What made you decide to start up www.redwormcomposting.com?
I think on some level I had always wanted to share my passion for vermicomposting with others, but I’ve always been a very reserved/shy kinda guy, so the “real world” options didn’t look all that inviting. In 2005 I ended up walking away from a masters degree program (in soil science) to pursue various web-based business ventures. In a lot of ways it was pretty “crazy” – and I won’t claim that my father – a PhD holding academic – was exactly thrilled (understatement of the century – lol), but it ended up being one of the best decisions I’ve ever made!
Oddly enough, at the time, I knew virtually NOTHING about how to create a website, but – long story, short – over the next 6 months or so I did gradually put the pieces together and figure it out. Naturally (for me anyway) I felt the urge to create some websites on topics I was passionate about – vermicomposting being pretty well on the top of that list. So, I registered the domain name (redwormcomposting.com) in June of 2006 and, well, you probably know where this is headed (Yep. The rest is history! lol)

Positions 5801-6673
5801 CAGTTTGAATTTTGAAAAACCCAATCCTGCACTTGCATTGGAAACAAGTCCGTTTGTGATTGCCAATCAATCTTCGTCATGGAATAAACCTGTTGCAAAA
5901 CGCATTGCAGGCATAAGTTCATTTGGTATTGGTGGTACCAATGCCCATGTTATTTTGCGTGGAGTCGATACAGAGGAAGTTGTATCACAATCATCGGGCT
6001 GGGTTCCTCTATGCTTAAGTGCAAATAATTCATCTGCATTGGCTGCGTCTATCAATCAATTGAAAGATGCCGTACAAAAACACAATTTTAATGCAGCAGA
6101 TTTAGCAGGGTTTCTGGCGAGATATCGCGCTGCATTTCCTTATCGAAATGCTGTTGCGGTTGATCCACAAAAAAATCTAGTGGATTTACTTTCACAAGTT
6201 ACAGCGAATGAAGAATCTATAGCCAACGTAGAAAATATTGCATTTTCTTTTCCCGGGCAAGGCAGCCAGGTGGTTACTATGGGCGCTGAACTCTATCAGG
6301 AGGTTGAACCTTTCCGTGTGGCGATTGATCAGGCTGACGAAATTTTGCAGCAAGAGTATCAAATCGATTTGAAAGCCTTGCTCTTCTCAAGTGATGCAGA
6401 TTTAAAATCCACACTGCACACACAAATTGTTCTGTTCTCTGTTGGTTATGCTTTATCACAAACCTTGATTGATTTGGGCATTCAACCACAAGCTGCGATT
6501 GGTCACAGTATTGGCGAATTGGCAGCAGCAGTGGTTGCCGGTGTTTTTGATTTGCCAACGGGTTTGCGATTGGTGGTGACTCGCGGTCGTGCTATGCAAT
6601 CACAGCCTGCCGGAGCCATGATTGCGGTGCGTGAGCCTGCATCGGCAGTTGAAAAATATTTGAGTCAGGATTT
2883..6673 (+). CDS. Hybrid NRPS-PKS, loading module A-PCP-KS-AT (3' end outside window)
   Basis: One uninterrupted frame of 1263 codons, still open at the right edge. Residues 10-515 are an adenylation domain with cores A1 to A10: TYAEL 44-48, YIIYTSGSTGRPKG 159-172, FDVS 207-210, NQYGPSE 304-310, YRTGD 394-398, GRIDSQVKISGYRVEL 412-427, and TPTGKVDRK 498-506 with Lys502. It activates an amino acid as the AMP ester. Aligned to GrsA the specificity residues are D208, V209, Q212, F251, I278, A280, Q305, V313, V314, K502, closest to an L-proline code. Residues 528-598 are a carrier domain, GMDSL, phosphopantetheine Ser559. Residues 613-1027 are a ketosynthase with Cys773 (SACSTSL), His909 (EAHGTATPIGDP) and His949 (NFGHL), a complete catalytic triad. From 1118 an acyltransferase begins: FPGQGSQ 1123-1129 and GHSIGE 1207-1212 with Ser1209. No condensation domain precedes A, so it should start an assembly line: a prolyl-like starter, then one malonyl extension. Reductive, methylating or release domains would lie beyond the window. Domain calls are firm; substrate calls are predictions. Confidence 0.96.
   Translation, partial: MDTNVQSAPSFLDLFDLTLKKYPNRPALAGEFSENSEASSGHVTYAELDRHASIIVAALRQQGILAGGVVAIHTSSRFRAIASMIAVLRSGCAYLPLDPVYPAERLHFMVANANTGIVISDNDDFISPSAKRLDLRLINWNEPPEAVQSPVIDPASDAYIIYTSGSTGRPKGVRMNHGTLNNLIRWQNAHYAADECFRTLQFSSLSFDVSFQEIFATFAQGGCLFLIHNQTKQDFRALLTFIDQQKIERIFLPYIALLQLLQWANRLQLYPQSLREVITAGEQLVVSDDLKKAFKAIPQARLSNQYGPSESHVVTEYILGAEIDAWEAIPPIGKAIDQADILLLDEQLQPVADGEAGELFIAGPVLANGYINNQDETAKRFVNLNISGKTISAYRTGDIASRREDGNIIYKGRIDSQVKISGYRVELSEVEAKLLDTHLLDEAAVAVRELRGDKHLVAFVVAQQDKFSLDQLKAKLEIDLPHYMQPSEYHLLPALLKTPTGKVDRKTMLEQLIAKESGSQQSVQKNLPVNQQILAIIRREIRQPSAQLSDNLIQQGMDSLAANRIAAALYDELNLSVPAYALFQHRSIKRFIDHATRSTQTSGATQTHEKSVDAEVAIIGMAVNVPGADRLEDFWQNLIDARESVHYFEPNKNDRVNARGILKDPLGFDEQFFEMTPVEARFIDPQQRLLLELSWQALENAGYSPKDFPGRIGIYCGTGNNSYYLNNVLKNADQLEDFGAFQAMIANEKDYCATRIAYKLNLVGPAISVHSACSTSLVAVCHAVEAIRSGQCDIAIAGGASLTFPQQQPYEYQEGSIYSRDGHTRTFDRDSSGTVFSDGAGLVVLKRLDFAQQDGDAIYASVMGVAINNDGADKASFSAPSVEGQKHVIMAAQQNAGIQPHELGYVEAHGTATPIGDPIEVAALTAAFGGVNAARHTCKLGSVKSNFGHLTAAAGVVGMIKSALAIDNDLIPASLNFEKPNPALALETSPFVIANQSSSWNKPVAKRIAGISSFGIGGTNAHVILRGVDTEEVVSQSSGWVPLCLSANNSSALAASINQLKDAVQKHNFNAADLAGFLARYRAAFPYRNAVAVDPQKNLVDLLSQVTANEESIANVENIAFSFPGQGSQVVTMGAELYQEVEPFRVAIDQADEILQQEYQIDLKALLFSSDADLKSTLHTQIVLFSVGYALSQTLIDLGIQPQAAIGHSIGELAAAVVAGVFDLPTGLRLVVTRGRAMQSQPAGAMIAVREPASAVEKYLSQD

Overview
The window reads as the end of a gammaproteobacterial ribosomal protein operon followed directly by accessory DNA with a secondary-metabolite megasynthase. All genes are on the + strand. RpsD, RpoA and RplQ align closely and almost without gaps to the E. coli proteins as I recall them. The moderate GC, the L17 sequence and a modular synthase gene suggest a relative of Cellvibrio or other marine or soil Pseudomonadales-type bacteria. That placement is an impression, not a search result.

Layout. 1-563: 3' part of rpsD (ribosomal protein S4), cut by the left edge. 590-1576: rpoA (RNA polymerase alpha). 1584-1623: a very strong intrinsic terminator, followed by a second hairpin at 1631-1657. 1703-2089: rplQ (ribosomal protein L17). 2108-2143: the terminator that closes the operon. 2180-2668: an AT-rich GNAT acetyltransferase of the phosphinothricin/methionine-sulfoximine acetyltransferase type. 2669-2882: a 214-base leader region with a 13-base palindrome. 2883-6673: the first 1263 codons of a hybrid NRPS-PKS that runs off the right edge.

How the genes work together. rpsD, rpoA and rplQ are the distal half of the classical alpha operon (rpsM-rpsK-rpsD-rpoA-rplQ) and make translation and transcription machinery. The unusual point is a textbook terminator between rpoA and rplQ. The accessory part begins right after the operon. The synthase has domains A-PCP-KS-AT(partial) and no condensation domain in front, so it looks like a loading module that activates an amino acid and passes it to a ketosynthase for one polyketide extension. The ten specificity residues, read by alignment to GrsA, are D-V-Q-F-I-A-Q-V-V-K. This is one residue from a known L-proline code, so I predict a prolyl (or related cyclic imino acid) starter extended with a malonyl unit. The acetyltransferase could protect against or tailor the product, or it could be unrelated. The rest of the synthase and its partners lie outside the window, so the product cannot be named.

What is your favorite worm bin and why is that?
I’ll tell you my favorite “bin(s)” and my favorite overall system since they are not one and the same. The term “bin” implies some sort of container – so if I had to declare a favorite worm composting container – I would likely say the Worm Inn. I am a BIG fan of effective simplicity when it comes to vermicomposting. What I love about the Worm Inn is that it is so easy to use, and is so forgiving in comparison to your typical plastic enclosed bin – yet it also produces fantastic results, thanks to excellent aeration and “flow-through” vermicompost production.